The IGF brings together experts from around the world to share ideas and perspectives, which also provides important input for governments that ultimately make the democratically legitimised decisions. The multistakeholder approach is also crucial here. On the one hand, there is the global technical community, for example, which takes part in shaping technological development through their innovations and creative solutions; and on the other, representatives of governments and parliaments attend the IGF and bring with them clear ideas about what is politically feasible and implementable in their respective countries and regions. They then meet in turn with the many large and small innovative internet companies and non-governmental organisations, which are committed to exploring questions relating to ethics, the law or society, for example.

All of these groups – who would otherwise perhaps not encounter each other – come together on equal terms at the IGF, to meet in an open and unpressured environment and discuss the key questions relating to our digital future. This exchange of ideas and debate gives rise to many highly interesting and fruitful ideas, which then support decision-makers in their responsibilities at national, regional and international levels.

How are companies in Germany affected by the developments discussed at the IGF?

Well, the developments affect all companies because everyone works with the internet. The development of the Internet of Things is of particular importance to SMEs in Germany, and in areas such as mechanical engineering and the automotive sectors. German companies have a special interest in driving this networking forward, and taking on a pioneering role in this respect.

Other ways in which Internet Governance is of direct relevance to companies can be seen in questions such as: How can data which is transmitted via the internet be secured? What’s the situation in terms of the protection of company and trade secrets, and how can employees’ personal data be protected? How can you secure not only your own data but also that of business partners? Do you rely on a free flow of data between parties? All these issues are discussed at the IGF.

Developments in Artificial Intelligence and machine learning are particularly relevant to small and medium-sized enterprises, for example, with regard to the possibility of learning from large volumes of data. Moreover, medium-sized enterprises can especially benefit from gaining access to data in order to take part in this trend. All these issues are addressed at the IGF, and I hope that even more small to medium-sized enterprises feel that the topics raised at the IGF are relevant to them this year.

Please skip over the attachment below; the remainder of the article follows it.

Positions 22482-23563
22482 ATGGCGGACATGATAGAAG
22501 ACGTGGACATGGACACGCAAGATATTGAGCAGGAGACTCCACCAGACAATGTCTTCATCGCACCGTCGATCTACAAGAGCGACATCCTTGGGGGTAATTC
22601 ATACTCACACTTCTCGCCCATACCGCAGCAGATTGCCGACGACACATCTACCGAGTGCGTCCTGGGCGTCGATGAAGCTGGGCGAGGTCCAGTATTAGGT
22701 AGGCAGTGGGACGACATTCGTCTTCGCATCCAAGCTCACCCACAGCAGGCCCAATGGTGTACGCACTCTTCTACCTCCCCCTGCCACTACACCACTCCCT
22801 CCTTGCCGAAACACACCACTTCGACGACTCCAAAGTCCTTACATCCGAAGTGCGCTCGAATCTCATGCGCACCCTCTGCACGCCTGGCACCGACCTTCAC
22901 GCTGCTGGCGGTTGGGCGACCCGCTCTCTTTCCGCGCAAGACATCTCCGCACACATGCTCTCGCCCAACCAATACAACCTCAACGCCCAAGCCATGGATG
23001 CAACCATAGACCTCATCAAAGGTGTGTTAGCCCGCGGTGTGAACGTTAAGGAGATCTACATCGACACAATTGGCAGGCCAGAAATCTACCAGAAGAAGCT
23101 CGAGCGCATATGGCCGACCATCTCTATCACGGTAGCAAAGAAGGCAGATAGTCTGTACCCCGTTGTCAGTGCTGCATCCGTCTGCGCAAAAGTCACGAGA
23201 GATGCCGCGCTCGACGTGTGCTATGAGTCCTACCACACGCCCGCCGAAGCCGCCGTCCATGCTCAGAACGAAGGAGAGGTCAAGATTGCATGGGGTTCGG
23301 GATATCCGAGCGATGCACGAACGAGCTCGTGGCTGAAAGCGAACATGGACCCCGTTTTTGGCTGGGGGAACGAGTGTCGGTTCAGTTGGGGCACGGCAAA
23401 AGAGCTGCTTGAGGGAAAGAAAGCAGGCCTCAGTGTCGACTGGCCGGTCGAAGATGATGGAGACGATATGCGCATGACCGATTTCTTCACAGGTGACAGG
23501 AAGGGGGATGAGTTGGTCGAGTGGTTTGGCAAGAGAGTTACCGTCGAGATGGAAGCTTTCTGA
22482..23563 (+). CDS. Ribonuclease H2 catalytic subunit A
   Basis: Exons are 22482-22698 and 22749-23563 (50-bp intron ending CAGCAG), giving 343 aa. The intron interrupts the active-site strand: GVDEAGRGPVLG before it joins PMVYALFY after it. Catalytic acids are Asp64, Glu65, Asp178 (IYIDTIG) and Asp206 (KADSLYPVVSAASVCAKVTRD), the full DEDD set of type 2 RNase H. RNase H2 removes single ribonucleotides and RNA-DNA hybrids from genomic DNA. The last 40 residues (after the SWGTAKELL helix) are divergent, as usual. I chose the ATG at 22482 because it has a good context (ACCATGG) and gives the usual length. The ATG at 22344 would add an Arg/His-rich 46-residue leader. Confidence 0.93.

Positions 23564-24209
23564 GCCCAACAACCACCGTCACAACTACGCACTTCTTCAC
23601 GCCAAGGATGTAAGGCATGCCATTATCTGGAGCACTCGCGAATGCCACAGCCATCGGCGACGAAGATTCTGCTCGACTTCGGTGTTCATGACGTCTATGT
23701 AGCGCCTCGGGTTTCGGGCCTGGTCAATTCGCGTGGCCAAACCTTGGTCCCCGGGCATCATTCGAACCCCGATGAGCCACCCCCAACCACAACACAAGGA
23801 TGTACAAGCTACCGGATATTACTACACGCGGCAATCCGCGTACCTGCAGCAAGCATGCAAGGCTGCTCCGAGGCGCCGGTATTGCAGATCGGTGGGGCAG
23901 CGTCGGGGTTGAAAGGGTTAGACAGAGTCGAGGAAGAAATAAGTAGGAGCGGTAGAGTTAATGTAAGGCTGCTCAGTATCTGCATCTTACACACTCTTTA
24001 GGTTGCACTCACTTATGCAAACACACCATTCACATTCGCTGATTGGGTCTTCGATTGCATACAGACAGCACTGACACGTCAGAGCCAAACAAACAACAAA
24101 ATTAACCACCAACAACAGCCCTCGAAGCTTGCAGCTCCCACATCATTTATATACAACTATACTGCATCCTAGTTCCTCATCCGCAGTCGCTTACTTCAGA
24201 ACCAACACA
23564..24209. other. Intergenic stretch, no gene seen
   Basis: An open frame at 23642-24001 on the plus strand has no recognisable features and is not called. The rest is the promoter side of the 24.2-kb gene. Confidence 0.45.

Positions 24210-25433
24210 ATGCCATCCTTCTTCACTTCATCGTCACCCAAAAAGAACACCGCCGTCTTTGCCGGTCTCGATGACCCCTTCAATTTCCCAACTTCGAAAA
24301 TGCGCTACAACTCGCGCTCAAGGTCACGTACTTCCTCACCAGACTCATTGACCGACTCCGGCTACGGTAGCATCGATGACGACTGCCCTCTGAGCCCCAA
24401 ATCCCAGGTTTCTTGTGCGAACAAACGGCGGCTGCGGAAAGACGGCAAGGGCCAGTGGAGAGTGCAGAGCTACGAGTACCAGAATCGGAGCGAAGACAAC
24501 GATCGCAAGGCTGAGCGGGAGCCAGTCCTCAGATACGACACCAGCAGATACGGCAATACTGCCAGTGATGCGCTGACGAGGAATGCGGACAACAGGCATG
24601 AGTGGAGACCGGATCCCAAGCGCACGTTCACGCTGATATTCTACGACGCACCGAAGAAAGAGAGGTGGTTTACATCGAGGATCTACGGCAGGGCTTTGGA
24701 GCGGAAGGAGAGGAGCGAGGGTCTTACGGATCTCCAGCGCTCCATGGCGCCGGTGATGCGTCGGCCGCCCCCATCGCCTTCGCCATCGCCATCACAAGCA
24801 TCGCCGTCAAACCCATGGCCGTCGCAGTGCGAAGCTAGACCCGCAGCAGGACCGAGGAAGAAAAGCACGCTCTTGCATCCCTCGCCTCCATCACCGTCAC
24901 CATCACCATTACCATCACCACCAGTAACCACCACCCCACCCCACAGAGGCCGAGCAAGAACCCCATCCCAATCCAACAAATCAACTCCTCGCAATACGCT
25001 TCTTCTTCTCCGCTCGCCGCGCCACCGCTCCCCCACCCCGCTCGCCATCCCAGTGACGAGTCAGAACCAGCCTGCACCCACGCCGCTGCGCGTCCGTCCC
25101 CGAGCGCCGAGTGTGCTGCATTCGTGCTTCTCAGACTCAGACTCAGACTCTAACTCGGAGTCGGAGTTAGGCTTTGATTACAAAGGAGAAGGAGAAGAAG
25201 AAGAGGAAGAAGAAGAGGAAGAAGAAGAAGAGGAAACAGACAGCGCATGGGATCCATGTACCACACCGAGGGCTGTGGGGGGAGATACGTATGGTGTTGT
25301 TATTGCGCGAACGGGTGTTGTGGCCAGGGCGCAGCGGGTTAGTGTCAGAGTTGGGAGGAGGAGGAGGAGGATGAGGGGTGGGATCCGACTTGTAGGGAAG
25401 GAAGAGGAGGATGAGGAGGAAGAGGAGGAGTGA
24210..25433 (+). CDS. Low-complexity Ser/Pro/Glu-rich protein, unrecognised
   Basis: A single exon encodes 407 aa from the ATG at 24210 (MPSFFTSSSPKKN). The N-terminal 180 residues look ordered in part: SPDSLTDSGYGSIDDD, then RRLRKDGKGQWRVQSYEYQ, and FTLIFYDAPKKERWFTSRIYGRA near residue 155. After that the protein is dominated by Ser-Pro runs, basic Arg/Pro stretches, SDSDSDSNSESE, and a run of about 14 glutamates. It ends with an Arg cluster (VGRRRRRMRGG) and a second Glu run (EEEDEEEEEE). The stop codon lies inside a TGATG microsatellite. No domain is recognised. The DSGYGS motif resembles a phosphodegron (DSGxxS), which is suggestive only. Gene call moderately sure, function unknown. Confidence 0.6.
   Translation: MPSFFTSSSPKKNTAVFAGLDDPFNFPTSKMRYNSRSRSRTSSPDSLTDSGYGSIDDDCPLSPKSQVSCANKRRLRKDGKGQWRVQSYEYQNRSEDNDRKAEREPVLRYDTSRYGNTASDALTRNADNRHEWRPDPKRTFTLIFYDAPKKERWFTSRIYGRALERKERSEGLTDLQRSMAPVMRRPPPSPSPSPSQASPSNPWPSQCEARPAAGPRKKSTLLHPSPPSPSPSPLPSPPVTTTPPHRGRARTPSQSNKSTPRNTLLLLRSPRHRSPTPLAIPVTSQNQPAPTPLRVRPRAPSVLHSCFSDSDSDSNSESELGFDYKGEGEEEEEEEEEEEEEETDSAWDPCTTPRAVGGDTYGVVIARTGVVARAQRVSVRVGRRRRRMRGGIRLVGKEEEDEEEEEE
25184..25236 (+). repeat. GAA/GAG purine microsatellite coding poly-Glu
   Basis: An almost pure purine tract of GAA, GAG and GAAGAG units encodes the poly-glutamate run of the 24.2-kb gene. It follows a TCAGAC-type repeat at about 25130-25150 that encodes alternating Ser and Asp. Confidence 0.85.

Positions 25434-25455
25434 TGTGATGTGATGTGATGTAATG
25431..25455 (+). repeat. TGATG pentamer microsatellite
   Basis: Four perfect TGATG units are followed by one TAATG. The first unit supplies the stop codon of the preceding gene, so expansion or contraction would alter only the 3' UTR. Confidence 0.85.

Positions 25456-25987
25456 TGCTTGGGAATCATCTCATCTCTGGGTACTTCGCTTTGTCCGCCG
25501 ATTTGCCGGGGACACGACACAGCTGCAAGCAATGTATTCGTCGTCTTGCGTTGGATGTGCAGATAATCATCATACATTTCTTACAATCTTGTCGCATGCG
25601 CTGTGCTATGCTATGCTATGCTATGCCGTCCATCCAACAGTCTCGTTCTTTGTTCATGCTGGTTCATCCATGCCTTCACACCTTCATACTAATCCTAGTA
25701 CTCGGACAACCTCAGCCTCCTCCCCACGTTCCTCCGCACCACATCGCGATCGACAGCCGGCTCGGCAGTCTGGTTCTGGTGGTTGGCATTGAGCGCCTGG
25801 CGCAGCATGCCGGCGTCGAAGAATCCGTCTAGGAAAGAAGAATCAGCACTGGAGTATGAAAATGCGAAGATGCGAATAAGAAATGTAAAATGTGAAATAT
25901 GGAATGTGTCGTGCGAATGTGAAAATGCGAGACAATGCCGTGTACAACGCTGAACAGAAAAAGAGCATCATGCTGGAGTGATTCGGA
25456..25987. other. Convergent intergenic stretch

In your view, how should the IGF develop from here?

Colleagues at previous meetings of the IGF in Switzerland and France have already encouraged us to focus more keenly on the results of the conferences, for example by documenting the results of discussions and publishing clear summaries of them for the general public. We welcome that idea.

Another approach is to even further increase the visibility of the IGF by attracting a greater number of high-profile participants. Chancellor Dr Angela Merkel will open this year’s IGF, following Paris’ example of high-profile representation from last year. Federal Minister for Economic Affairs Peter Altmaier will invite senior representatives from the worlds of politics, business and civil society to Berlin for “day zero” – the day before the IGF opens – to discuss the challenges of an open and free internet over the coming years and decades. We hope that this will also create crucial momentum for the years ahead.

Our aim is that future host countries will continue in a similar fashion, and also consider high-profile representatives from all stakeholder groups, thereby increasing the IGF’s sphere of influence in the long term. In addition we hope that such an action, combined with the interesting topics on the agenda, will mean that the media provides even more coverage for key issues associated with Internet Governance.

What topics will the 2019 IGF contribute to shaping?

Three main focal points came out of the first meeting of the MAG in Geneva at the end of January: Data Governance; Inclusion; and Security and Safety. This was the outcome of discussion within the MAG and a Call for Issues, which ran until mid-January and which many stakeholders from around the world participated in.

The next step is a Call for Workshops, and the proposals will then be reviewed in the MAG. We know from previous years that a free flow of data and Artificial Intelligence, for example, were major issues which commanded the attention of many forum participants, and we certainly expect these discussions to continue this year.

At the same time, the strength of the IGF lies in its ability to give a platform to committed individuals from a wide variety of disciplines and diverse backgrounds, to discuss their key issues and present them to a wider audience. Everyone should feel free to hold a workshop, and it is vital that they take this opportunity to do so! Proposals can be submitted beginning the first of March.